Deoxynucleic acids from Cryptococcus neoformans activate myeloid dendritic cells via a TLR9-dependent pathway

Kiwamu Nakamura, Akiko Miyazato, Gang Xiao, Masumitsu Hatta, Ken Inden, Tetsuji Aoyagi, Kohei Shiratori, Kiyoshi Takeda, Shizuo Akira, Shinobu Saijo, Yoichiro Iwakura, Yoshiyuki Adachi, Naohito Ohno, Kazuo Suzuki, Jiro Fujita, Mitsuo Kaku, Kazuyoshi Kawakami
Journal of Immunology 2008 March 15, 180 (6): 4067-74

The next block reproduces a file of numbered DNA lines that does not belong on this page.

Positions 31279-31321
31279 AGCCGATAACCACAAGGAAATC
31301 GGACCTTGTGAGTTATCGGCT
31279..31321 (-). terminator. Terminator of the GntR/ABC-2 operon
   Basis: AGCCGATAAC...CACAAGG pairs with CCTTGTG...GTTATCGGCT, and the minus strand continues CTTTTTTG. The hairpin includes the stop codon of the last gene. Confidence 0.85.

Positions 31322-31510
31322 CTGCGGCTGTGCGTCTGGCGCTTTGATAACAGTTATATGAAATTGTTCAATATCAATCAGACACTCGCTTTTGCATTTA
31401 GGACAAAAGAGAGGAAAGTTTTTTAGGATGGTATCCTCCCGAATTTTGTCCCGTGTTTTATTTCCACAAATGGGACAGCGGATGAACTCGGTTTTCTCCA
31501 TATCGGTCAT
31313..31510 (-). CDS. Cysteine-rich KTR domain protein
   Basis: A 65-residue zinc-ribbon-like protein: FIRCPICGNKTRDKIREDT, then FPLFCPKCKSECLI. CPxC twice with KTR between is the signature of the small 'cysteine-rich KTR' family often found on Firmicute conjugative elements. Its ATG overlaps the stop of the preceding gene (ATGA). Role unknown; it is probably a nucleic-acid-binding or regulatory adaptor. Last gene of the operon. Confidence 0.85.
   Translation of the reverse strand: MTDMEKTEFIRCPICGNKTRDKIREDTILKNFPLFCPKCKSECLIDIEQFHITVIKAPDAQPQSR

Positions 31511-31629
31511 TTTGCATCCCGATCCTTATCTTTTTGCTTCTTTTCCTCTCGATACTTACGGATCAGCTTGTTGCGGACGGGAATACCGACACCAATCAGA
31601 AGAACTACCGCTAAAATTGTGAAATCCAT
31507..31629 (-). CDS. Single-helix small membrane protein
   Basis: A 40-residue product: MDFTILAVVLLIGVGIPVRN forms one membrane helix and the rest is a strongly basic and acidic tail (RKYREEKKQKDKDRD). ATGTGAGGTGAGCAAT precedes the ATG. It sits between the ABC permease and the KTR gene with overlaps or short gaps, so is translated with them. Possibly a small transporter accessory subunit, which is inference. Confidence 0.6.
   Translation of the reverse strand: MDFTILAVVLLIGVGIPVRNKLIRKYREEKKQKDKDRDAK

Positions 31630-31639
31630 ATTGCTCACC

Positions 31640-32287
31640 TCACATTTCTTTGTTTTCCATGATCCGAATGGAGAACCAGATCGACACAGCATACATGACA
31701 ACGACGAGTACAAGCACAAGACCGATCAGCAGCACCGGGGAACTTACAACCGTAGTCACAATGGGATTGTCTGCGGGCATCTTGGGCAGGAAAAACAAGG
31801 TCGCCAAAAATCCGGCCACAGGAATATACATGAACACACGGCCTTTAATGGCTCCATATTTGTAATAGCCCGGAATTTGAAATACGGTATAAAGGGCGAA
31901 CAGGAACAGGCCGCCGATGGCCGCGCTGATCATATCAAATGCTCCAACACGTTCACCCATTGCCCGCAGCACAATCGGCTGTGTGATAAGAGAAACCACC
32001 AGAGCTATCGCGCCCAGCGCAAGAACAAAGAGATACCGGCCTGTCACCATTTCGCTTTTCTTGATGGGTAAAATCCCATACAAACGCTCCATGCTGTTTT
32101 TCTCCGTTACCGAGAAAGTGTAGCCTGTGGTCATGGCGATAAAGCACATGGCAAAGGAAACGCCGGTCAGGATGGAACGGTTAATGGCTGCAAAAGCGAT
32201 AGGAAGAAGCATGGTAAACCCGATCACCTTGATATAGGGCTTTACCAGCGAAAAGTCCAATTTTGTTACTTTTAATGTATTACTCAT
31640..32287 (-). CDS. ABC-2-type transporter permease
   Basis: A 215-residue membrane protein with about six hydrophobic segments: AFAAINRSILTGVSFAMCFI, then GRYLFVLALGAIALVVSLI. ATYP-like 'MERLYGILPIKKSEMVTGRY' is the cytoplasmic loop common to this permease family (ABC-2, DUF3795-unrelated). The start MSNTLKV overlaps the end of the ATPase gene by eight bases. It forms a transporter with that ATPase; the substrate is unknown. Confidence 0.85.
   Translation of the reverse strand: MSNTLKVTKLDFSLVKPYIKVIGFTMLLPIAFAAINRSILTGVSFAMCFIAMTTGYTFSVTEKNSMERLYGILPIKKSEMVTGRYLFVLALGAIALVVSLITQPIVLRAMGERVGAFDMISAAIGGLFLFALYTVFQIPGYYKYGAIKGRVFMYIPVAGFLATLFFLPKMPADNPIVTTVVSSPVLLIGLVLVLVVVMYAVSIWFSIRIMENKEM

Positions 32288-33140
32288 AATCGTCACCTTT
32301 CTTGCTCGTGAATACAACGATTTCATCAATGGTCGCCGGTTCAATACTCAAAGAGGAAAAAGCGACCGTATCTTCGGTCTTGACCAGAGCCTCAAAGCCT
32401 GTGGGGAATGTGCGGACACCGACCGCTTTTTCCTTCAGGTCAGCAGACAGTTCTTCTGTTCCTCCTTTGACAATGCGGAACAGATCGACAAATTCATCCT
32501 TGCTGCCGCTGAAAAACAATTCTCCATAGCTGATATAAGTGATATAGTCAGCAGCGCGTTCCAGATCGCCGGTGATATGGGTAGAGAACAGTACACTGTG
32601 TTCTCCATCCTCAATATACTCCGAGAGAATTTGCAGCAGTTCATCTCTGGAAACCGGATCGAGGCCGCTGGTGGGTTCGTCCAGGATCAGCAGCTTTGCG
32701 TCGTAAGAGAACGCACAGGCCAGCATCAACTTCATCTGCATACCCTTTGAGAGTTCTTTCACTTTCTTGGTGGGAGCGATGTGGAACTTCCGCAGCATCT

The mechanism of host cell recognition of Cryptococcus neoformans, an opportunistic fungal pathogen in immunocompromised patients, remains poorly understood. In the present study, we asked whether the DNA of this yeast activates mouse bone marrow-derived myeloid dendritic cells (BM-DCs). BM-DCs released IL-12p40 and expressed CD40 upon stimulation with cryptococcal DNA, and the response was abolished by treatment with DNase, but not with RNase. IL-12p40 production and CD40 expression were attenuated by chloroquine, bafilomycin A, and inhibitory oligodeoxynucleotides (ODN) that suppressed the responses caused by CpG-ODN. Activation of BM-DCs by cryptococcal DNA was almost completely abrogated in TLR9 gene-disrupted (TLR9(-/-)) mice and MyD88(-/-) mice, similar to that by CpG-ODN. In addition, upon stimulation with whole yeast cells of acapsular C. neoformans, TLR9(-/-) BM-DCs produced a lower amount of IL-12p40 than those from wild-type mice, and TLR9(-/-) mice were more susceptible to pulmonary infection with this fungal pathogen than wild-type mice, as shown by increased number of live colonies in lungs. Treatment of cryptococcal DNA with methylase resulted in reduced IL-12p40 synthesis by BM-DCs. Furthermore, using a luciferase reporter assay, cryptococcal DNA activated NF-kappaB in HEK293 cells transfected with the TLR9 gene. Finally, confocal microscopy showed colocalization of fluorescence-labeled cryptococcal DNA with CpG-ODN and the findings merged in part with the distribution of TLR9 in BM-DCs. Our results demonstrate that cryptococcal DNA causes activation of BM-DCs in a TLR9-dependent manner and suggest that the CpG motif-containing DNA may contribute to the development of inflammatory responses after infection with C. neoformans.

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